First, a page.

On Tuesday night in Chicago, against the National Hockey League’s best team, the Vancouver Canucks were mostly overmatched and lucky to scrape into overtime with a couple of late goals, salvaging a loser’s point as Vancouver went down in a shootout. The awarding of two points to Chicago, and one to Vancouver, did not jibe with the performance on the ice.
The Canucks defence appeared particularly defenceless – and a possible new look was displayed at practice on Wednesday at a rink in the Dallas suburbs, with free-agent signing Jason Garrison demoted to the third defensive pair and Chris Tanev bumped to the second pair with Alex Edler.
The loss in Chicago was Vancouver’s third consecutive, a skid that comes after a hot run of six wins during which Vancouver ceded just six goals. However, five of those wins were against Northwest division weaklings – none of whom would make the playoffs if they began today. Now the Canucks are in the midst of their biggest test so far in this short season, playing teams better than any in their own division. They fell in Chicago and, on Thursday, Vancouver takes on Dallas, followed the next night in Nashville, and two nights later in Detroit, the team’s sixth game in 10 days.
It could be a revealing stretch.
Goaltending remains the team’s crutch, as was the case last winter, and it was the case again against Chicago, where Cory Schneider was often brilliant and the only reason the Canucks managed to make it to, or through, overtime. Schneider gets the start against Dallas, his ninth of the year, compared with Roberto Luongo’s seven, even as Schneider is 4-3-1 and Luongo is 4-0-3 – Luongo turning down interviews on Wednesday.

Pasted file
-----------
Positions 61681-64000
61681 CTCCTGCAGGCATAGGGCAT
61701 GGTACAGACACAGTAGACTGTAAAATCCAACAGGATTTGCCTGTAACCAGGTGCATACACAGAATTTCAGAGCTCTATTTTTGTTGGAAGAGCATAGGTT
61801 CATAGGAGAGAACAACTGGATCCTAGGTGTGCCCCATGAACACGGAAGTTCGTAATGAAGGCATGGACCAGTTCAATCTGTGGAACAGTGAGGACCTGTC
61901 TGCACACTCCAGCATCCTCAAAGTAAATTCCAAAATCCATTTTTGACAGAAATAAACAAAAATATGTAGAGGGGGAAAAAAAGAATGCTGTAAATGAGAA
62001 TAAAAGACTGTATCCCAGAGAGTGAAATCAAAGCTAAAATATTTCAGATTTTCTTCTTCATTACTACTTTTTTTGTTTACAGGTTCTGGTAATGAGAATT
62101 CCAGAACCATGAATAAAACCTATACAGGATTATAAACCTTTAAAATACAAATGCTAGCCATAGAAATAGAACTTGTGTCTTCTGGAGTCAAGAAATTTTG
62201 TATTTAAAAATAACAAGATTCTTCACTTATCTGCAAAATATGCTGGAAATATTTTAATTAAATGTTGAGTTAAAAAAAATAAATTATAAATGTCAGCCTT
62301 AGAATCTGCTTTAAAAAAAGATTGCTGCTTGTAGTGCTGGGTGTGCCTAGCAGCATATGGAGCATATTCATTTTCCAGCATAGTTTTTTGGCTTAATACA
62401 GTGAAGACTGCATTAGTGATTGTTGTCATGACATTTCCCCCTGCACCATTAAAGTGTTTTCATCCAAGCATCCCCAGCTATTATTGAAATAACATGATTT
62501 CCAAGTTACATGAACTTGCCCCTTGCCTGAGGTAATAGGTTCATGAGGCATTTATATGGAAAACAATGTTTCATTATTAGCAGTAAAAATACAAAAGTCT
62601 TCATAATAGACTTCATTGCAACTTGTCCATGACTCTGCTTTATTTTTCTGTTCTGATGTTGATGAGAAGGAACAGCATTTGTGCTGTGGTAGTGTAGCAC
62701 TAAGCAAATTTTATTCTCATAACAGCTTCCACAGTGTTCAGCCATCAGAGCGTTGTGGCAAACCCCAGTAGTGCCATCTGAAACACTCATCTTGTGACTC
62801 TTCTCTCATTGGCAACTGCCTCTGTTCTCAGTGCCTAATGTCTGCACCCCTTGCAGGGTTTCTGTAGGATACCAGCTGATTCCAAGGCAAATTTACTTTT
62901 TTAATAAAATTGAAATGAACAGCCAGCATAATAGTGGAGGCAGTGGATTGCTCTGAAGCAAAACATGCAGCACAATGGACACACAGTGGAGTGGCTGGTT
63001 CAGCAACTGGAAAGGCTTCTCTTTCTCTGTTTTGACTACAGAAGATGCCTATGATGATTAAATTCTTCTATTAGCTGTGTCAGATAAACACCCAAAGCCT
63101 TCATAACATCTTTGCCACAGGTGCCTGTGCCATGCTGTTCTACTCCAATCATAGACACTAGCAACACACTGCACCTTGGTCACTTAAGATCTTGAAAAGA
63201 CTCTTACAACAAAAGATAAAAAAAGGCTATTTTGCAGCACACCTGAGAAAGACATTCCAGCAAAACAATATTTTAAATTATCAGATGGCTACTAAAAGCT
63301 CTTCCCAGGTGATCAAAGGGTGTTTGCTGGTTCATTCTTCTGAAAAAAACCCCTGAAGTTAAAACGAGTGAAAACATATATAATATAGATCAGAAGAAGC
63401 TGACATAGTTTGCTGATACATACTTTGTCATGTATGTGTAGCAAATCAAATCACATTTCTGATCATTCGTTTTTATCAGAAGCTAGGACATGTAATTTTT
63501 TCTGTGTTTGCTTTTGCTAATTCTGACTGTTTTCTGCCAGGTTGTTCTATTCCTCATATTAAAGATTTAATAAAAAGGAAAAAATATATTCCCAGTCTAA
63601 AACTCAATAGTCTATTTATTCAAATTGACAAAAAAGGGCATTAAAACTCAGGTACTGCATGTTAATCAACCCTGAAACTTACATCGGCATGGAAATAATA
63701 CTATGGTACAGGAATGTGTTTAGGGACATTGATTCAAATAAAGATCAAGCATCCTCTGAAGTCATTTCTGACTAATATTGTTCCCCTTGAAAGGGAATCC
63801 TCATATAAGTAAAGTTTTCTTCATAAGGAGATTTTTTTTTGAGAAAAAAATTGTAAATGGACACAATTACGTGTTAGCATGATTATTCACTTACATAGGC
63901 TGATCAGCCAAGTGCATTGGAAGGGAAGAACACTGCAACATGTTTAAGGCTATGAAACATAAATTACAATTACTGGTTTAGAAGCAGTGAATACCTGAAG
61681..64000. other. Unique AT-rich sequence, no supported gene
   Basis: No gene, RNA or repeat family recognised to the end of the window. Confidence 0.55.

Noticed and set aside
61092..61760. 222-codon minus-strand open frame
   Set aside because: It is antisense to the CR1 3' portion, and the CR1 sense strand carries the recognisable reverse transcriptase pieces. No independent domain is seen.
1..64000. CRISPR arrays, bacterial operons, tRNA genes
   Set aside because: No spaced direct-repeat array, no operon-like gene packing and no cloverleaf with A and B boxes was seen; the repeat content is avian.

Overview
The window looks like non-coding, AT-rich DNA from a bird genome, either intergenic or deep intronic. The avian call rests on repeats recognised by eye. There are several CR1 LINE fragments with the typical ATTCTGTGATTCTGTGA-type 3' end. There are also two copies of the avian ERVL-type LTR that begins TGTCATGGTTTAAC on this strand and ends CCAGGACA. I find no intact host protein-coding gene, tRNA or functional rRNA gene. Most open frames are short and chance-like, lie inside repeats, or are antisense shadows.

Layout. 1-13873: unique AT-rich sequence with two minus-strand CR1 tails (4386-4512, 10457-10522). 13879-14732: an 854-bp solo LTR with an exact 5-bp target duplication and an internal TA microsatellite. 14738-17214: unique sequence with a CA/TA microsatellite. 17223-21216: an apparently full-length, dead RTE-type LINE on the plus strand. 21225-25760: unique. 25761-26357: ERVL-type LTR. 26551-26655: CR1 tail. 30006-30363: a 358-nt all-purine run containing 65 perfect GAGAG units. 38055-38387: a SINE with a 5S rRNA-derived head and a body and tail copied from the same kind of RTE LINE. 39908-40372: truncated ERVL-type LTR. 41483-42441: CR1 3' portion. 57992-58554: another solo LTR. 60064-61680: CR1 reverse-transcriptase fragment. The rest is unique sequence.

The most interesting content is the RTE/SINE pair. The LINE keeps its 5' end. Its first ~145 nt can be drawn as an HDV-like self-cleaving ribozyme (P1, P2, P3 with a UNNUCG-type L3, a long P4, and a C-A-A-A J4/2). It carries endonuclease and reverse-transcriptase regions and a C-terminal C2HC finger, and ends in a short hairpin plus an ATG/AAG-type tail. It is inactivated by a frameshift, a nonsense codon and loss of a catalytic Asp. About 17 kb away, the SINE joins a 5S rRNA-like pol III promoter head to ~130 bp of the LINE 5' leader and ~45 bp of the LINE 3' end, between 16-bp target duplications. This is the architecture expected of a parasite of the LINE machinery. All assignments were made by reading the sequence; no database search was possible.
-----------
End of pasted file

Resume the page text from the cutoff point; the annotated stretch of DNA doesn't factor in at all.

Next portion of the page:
Most of all, against Chicago, the Canucks just didn’t look like competent rivals to the Blackhawks, though Vancouver did manage to beat Chicago at home 2-1 in a shootout in a stilted affair at the start of February during the team’s six-game streak.
“We’re still trying to get to that level consistently,” said Schneider on Wednesday in Dallas after practice. “We’ve reached that level at times throughout the season so far, but we haven’t been there consistently enough for our liking. We’ve had a lot of 40-minute efforts, or 50-minute efforts and a handful good 60-minute efforts – that culminated in the winning streak.”
While the team looks towards yet another division title, a peek at the little-noted ROW figure – regulation plus overtime wins – in the standings table shows perhaps something more.
Vancouver stands at 16th in the NHL in ROW, with six wins in regulation or overtime. The figure only really counts when it comes to a tiebreak at season’s end – but it does show the team hasn’t really dominated at all, even as its Northwest lead gives it third spot in the Western conference. The Canucks are eighth overall in the NHL league in points.
In Dallas, it was a dress-and-skate, where the team departed the downtown American Airlines Center – host to a Dallas Mavericks game Wednesday night – to practice at a Stars rink about 20 minutes up an interstate in Farmers Branch, before returning to change back at the arena downtown. Boxes of Potbelly sandwiches, a chain from Chicago, fed the hungry players.
With Garrison on the third defensive pairing, alongside Keith Ballard, the Canucks now have $8.8-million devoted to their third line of defence, probably the most expensive such duo in the league. It is likely temporary and coach Alain Vigneault said it wasn’t certain for the Dallas game.
Garrison has two points in 15 games, compared with 33 in 77 last year. He said the defence has to communicate better on the ice but didn’t feel he had been demoted. Kevin Bieksa, who is back with Dan Hamhuis as Vancouver’s primary defenders, deflected questions of the shuffle after the ugly showing in Chicago.
“Pairings are going to change through the season,” said Bieksa. “I don’t think it’s a huge deal.”